The Eye that Never Sleeps: A History of the Pinkerton National Detective Agency

By Frank Morn | Go to book overview

CHAPTER 2 Lessons of War: Regionalism to Nationalism

AMERICA'S EXPRESS SYSTEM underwent rapid growth in the 1850s that paralleled the growth of railroads. As railroad mileage increased, the express and fast-freight businesses went from local to national enterprises. Express cars on railroad trains became important features. One excited booster, an editor of the Express Messenger, credited the express business for annihilating the country's "magnificient distances." 1 William F. Harnden started America's first express company in 1839. Before that time, most packages were carried by stagecoach drivers, railroad conductors, friends of the sender, or sometimes perfect strangers going to the desired destination. Harnden, a conductor and ticket agent for the Boston and Worcester Railroad, noticed the large number of packages carried by passengers and offered to take parcels and newspapers in his valise to various train stations. At first his activities were confined to New England. In the early 1840s the European market opened, and Harnden specialized in overseas traffic in conjunction with the Cunard Steamship Lines. 2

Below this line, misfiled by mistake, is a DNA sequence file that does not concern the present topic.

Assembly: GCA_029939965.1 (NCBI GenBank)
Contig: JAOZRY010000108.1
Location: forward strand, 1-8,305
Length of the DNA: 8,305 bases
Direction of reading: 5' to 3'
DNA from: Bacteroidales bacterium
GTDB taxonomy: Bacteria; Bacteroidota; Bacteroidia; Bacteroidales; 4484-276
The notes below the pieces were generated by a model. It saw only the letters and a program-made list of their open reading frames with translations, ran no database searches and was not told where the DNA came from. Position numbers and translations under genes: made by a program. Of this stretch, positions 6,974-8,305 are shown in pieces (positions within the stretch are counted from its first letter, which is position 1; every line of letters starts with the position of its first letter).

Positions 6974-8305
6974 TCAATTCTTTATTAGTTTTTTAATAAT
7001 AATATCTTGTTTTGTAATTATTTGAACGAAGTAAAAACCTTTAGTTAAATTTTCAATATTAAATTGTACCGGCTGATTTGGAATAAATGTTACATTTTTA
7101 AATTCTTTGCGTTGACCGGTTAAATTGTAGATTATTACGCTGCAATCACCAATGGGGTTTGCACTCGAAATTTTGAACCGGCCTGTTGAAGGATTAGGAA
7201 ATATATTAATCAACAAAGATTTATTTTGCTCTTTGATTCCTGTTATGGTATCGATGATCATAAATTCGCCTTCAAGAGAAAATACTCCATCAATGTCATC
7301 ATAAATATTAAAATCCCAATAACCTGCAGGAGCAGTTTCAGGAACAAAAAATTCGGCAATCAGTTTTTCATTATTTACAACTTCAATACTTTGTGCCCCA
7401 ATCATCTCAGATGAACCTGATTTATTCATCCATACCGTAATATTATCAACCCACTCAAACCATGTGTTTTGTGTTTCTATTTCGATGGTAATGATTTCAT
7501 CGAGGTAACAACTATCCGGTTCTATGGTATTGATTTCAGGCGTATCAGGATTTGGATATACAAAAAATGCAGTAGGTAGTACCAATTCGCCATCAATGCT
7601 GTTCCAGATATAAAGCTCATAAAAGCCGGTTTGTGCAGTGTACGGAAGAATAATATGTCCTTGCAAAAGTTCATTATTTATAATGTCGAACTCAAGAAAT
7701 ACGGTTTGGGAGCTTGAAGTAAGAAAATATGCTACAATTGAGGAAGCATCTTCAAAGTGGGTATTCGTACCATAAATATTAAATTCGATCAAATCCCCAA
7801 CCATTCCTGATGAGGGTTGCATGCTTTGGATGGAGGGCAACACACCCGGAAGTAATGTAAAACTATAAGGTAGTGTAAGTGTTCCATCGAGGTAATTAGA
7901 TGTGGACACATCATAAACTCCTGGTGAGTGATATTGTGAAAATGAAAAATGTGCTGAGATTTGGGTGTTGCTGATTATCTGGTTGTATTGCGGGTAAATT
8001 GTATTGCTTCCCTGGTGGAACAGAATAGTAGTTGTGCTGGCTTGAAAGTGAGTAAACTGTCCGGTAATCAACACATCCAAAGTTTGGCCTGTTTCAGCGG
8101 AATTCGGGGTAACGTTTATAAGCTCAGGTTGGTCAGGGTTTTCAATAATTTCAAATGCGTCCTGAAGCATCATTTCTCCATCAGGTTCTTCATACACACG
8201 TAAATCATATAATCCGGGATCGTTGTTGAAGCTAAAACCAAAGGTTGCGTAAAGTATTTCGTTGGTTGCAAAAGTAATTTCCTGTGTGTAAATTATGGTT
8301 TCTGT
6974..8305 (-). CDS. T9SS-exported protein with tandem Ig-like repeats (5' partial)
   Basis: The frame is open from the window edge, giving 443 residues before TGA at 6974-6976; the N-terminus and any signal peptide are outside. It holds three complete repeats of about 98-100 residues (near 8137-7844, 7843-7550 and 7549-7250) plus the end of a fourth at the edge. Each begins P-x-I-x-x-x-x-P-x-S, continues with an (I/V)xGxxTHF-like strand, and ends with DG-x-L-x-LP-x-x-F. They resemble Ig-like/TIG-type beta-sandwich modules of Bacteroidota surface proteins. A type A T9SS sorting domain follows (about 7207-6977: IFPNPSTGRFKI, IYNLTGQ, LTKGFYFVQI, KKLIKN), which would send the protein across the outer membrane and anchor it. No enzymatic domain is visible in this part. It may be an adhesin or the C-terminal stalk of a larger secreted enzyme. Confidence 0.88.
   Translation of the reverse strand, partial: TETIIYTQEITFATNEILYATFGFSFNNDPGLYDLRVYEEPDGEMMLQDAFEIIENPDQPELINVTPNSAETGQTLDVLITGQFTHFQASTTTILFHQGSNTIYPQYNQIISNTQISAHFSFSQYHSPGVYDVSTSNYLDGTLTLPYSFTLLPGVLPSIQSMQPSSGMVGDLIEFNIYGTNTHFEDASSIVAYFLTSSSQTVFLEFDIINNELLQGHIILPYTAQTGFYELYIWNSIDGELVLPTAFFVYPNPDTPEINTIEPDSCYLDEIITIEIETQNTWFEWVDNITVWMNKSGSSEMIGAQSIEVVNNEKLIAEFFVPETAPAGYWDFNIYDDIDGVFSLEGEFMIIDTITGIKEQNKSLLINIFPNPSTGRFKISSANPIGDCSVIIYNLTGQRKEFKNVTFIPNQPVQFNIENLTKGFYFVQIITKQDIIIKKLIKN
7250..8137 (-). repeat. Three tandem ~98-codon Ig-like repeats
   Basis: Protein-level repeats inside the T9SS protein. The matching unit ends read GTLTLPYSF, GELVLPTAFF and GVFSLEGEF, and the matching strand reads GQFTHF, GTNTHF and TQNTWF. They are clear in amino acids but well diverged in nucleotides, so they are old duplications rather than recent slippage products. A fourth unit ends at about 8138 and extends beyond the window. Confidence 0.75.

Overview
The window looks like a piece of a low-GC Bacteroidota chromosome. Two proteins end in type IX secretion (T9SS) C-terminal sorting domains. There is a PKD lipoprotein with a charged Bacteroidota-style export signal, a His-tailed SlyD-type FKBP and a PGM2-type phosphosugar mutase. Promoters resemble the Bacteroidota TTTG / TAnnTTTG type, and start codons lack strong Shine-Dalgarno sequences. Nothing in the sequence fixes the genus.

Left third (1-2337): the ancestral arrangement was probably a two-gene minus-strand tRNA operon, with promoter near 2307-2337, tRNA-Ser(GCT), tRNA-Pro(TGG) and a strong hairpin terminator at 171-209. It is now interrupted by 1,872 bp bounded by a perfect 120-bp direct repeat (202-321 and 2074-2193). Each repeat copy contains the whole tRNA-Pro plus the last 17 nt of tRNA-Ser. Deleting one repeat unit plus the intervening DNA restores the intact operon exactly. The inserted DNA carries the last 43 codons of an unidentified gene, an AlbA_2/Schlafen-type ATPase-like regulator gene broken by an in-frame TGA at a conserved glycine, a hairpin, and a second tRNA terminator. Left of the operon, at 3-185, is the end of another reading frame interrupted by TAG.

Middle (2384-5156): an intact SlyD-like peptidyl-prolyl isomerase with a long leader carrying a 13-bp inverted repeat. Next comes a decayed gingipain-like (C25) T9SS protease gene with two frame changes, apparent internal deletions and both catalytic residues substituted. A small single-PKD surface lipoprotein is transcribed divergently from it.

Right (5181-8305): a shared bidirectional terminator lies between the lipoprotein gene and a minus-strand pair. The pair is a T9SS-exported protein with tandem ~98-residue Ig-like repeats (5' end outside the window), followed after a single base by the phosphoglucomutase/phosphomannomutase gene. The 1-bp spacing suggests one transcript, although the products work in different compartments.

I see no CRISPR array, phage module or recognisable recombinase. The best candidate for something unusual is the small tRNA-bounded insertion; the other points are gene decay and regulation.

A competing express line had been established in 1840 by Alvin Adams and P. B. Burke. For five years they, too, were restricted to New England, but obtained several customers when Harnden concentrated on the European market. The California gold rush also enriched the transporting opportunities of Adams, and he began assimilating many of the smaller Eastern lines. 3 Henry Wells left Harnden in 1850 and joined Livington, Fargo, and Butterfield to establish the American Express. Within a year their business ex-

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